Gerstein Lab: Diego Garrido (Univ of Barcelona) “A multivariate approach to study the genetic determinants of phenotypic traits”

Diego Garrido-Martín, PhD

Speaker: Diego Garrido-Martín, PhD
Assistant Professor
Department of Genetics, Microbiology and Statistics
University of Barcelona (Spain)

Title:               “A multivariate approach to study the genetic determinants of phenotypic traits

Date:               Monday, April 3rd 2023

Time:              2:30 – 3.30 PM

Place:              Yale Science Building, Room 352 

Host:               Mark Gerstein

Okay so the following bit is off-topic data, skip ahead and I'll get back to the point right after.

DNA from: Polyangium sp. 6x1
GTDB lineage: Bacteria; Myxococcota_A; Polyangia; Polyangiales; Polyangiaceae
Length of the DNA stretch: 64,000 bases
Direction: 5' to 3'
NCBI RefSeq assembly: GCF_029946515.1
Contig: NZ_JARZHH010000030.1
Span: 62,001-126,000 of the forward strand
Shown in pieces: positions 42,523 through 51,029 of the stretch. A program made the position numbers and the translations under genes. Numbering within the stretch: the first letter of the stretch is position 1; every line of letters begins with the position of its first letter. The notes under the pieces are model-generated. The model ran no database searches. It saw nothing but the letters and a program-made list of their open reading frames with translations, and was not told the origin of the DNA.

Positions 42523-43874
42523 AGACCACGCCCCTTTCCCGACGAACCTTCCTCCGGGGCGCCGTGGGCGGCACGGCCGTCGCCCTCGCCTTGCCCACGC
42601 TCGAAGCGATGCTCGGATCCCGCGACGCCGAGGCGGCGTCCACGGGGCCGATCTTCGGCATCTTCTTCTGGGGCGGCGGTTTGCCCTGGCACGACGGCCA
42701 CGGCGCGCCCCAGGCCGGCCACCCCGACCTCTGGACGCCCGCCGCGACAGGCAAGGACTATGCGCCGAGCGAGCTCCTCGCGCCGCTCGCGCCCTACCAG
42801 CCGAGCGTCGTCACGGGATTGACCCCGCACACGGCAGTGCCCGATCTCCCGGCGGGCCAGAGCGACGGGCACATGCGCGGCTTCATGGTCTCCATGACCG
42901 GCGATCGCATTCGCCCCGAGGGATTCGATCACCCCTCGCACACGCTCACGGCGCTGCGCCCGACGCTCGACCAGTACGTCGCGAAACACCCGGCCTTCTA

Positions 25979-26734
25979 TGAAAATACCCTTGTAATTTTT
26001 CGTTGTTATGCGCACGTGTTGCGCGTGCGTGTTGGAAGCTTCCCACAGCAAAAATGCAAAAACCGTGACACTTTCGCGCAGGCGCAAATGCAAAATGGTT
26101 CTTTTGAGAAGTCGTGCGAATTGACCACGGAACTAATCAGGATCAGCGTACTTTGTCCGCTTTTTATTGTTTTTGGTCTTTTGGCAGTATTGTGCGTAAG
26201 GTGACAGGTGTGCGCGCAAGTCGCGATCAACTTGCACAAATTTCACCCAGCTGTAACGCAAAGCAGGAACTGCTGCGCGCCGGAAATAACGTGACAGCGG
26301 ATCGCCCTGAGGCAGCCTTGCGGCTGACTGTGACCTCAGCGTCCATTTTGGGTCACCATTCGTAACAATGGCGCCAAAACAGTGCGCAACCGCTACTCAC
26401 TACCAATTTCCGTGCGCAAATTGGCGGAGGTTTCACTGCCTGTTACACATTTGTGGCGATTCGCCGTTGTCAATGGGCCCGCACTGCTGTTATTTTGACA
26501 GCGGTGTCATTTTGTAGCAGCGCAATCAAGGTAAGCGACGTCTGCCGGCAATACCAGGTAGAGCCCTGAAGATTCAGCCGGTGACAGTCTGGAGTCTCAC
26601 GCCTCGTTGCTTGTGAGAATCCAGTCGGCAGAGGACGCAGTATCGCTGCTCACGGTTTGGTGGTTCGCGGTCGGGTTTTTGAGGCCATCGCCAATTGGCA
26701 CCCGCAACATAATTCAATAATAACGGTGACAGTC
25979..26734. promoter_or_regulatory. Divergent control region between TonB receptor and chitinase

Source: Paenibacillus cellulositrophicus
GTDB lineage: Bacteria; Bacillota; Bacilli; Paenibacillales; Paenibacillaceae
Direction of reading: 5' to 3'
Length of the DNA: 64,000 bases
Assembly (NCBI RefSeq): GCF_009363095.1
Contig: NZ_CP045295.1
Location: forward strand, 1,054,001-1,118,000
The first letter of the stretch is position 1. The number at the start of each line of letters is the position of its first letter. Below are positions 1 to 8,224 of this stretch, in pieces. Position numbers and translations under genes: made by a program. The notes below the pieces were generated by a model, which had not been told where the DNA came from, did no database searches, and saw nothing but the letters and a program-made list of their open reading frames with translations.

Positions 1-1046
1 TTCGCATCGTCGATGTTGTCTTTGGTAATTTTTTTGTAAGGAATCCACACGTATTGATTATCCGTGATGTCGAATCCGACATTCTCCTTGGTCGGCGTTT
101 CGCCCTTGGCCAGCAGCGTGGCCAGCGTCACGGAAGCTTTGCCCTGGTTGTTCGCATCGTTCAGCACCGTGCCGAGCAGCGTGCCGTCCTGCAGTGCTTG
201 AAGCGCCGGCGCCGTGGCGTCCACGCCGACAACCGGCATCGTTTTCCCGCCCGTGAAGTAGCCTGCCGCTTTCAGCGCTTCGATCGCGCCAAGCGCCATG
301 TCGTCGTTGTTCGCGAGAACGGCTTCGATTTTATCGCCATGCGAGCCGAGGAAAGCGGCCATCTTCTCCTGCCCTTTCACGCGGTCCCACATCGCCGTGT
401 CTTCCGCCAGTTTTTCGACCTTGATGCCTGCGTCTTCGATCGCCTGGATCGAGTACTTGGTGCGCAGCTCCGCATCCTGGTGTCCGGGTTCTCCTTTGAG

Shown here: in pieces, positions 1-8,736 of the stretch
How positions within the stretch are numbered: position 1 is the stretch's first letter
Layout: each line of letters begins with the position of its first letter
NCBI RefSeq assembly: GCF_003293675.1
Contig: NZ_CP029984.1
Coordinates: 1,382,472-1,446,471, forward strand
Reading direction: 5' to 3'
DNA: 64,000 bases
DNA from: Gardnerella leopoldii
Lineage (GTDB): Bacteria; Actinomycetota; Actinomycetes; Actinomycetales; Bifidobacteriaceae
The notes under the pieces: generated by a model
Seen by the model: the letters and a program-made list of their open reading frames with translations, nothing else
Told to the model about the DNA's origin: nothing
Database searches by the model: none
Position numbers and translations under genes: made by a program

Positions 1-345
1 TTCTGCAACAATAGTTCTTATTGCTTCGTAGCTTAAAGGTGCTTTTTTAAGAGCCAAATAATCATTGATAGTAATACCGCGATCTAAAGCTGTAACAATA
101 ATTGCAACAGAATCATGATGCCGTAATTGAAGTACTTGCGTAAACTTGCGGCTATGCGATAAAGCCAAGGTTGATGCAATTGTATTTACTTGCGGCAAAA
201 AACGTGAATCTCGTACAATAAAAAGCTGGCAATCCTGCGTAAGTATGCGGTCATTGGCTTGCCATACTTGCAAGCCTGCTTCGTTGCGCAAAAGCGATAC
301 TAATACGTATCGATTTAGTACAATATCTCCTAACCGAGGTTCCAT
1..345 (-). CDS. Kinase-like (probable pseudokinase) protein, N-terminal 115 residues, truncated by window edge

Abstract: The increasing availability of phenotypic data at multiple levels – from the organismal to the molecular – in large cohorts of genotyped individuals enables genetic association studies (GWAS, molecular QTL mapping). These studies often test association with genetic variants using a single trait at a time, even though many biological phenotypes are intrinsically multi-trait: size and connectivity of brain regions, levels of blood lipids, facial and allometric traits, composition of the gut microbiota, abundances of alternative splicing isoforms, single-cell gene expression across cell types, or even automatically learnt features from histological images via deep convolutional autoencoder networks. Because of the correlated structure of these traits, joint (multivariate) analysis often results in increased statistical power to detect genetic associations, even when only a small fraction of the traits is affected by the genetic variants tested. However, commonly used multivariate methods either lack interpretability, tend to make strong assumptions on the distribution of the traits of interest or do not scale well to the size of current datasets. In this context, PERMANOVA offers a powerful non-parametric approach. However, it relies on permutations to assess significance, which hinders the analysis of large datasets. Here, we derive the limiting null distribution of the PERMANOVA test statistic, providing a framework for the fast computation of asymptotic p-values. We show that the asymptotic test presents controlled type I error and high power, comparable to or higher than parametric approaches. We illustrate the applicability of our method in a number of use-cases. Using the GTEx cohort, we perform the first population-biased splicing QTL mapping study across multiple tissues. We identify thousands of genetic variants that affect alternative splicing differently depending on ethnicity, including potential disease markers. Using the UK Biobank cohort, we perform the largest GWAS to date of MRI-derived volumes of hippocampal subfields. Most of the identified loci have not been previously related to the hippocampus, but many are associated to cognition or brain disorders, thus contributing to understand the intermediate traits through which genetic variants impact complex organismal phenotypes.